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Volume 19: debated on Sunday 4 April 1982

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asked the Minister of Agriculture, Fisheries and Food what proportion of the recent milk price increase will be paid to the farmer; and how this proportion will change after 31 March 1982.

The Minister of State, Ministry of Agriculture, Fisheries and Food
(Mr. Alick Buchanan-Smith)

Of the extra revenue generated by the increase, the Milk Marketing Board will receive about 73 per cent. I cannot yet say how this proportion will change as a result of the spring review.

I am grateful for that reply. Does my right hon. Friend agree that the profit margins of both the producer and the dairy trades industry are under severe pressure? Will he bear in mind, in any future increase in the price of a pint of milk, that our unique doorstep delivery is vital not only as a social service but to farmers?

I agree with my hon. Friend. We have struck, through the Binder-Hamlyn negotiation, a sensible and objective balance between the different interests. Only if the dairy producer and distributor prosper will the housewife and the consumer be sure of a proper and continuing service.

I am pleased to hear the Minister's remark about a continuing service. Is he aware, however, that the increase in milk prices will affect consumption in my constituency, where there is mass unemployment and where masses more people are on short-time working? They will find difficulty in meeting the price of milk. What is the Minister's view of the effect of the increase on lower-income groups and the unemployed?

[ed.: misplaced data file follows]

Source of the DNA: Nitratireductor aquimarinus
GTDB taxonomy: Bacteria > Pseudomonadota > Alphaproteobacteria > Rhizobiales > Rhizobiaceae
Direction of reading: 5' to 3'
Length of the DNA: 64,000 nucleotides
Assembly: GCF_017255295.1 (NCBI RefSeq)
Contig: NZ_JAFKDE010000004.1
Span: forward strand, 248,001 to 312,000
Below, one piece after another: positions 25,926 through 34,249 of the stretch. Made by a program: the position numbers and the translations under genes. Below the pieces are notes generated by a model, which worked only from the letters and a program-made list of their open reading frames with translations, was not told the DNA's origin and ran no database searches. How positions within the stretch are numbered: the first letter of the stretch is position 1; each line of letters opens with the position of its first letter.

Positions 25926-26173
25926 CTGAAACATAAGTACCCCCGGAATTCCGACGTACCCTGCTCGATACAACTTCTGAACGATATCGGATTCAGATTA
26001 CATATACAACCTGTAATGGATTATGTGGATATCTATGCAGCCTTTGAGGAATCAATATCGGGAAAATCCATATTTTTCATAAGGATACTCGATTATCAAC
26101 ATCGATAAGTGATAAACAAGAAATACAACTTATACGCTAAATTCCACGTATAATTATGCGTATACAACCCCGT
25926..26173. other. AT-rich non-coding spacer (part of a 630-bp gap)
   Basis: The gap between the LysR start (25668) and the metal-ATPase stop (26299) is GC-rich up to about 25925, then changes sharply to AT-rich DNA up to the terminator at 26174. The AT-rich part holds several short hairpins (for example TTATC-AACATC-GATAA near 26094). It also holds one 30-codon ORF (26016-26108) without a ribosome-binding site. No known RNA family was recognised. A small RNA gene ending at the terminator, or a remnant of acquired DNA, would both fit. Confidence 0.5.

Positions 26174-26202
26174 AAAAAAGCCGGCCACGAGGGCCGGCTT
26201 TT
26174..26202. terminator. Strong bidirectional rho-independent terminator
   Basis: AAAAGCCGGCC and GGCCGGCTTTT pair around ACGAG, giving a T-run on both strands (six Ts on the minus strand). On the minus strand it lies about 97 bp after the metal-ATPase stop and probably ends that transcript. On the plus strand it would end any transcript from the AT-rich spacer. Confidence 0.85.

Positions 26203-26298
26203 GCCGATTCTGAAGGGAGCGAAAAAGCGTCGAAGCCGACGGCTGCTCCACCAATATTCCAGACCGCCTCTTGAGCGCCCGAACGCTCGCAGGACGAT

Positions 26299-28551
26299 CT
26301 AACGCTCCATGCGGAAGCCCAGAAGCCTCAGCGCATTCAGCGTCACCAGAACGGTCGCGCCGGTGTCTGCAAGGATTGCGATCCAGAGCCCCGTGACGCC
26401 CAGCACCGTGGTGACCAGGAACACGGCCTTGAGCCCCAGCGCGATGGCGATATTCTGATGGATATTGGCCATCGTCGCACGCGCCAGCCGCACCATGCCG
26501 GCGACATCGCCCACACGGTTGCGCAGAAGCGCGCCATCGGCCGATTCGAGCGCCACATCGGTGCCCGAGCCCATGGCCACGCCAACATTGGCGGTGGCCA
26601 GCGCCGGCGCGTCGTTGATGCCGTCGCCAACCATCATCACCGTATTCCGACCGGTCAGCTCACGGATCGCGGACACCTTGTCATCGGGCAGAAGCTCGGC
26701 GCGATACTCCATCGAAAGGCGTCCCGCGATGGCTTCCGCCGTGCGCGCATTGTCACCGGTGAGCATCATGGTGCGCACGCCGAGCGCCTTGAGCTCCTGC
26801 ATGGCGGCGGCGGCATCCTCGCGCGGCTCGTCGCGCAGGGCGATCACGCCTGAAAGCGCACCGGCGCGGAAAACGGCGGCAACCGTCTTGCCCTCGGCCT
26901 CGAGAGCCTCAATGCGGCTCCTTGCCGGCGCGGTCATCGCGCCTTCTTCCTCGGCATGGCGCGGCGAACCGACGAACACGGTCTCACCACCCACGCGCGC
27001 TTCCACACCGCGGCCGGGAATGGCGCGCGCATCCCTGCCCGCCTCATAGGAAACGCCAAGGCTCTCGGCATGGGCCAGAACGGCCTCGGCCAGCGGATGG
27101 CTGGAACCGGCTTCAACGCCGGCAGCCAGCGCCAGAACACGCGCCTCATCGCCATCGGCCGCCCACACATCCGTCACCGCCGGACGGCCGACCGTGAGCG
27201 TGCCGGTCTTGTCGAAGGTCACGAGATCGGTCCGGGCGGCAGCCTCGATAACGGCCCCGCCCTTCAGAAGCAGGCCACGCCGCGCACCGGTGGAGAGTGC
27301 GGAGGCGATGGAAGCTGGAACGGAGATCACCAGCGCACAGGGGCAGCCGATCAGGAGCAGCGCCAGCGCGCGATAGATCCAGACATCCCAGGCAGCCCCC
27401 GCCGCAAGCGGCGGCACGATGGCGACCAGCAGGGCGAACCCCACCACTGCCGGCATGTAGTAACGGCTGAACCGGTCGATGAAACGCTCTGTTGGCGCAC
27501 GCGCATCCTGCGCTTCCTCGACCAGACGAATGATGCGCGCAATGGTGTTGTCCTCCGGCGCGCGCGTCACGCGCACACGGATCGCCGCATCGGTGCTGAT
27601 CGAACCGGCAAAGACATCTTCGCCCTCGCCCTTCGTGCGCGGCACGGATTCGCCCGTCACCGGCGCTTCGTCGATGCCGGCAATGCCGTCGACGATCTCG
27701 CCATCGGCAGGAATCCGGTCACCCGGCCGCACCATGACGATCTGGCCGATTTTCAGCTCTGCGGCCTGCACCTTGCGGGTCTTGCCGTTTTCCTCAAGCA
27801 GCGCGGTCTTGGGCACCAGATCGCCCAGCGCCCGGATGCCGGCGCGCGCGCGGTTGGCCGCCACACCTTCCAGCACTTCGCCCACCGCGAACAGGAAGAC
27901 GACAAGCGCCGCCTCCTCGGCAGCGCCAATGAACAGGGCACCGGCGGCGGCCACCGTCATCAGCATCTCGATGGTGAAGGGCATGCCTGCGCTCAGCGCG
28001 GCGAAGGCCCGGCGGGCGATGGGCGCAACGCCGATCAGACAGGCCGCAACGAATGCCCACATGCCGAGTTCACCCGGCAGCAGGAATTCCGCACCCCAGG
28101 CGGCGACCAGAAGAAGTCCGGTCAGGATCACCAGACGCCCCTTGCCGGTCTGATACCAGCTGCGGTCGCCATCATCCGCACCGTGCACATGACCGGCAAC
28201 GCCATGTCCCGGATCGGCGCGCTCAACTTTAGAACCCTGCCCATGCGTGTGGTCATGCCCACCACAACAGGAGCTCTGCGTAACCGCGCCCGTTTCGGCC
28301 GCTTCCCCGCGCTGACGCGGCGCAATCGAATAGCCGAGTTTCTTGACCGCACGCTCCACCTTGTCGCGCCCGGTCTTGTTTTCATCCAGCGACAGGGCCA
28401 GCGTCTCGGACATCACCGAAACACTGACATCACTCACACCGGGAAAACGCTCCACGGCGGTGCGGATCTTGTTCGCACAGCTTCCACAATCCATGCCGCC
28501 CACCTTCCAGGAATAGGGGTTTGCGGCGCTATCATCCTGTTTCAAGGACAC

I invite the hon. Gentleman to reflect on the fact that the increase in the retail price of milk in January was the first for a year and that it amounted to only 8 per cent., well below the level of inflation. If the hon. Gentleman does not want milk producers and distributors to be able to recover their costs, I hope that he will have the courage to say so.

My right hon. Friend will have heard the European Commission's latest proposals on co-responsibility. Will he make it clear that these proposals are completely unacceptable to the House and to our dairy farmers? Does he agree that the whole question of co-responsibility levies should be re-examined as a matter of urgency?

We have the gravest reservations about what has been proposed by the Commission and supported by other countries on the co-responsibility levy. The effect is to discriminate against more efficient producers in the Community, including our own. It is significant that other countries, notably the Netherlands and Denmark, share our view strongly.

Does the Minister recognise that the objective must be to maximise the consumption of milk in the interests of consumers and producers? Does the right hon. Gentleman think that he is doing enough to defend the doorstep delivery side of the industry, which has had a difficult time and is still under long-term threat from possible bulk imports of milk from the Continent? What is the Minister's stance on the doorstep delivery system?

The Government are absolutely resolute in their defence of doorstep deliveries and of the tremendously good service that it provides for consumers. It is significant that the results of the Binder-Hamlyn review were agreed by both sections of the industry. I hope that this underpins the future of doorstep deliveries. The House will be aware of the strong stand that the Government are taking on milk imports in relation to the threats made in the European Court.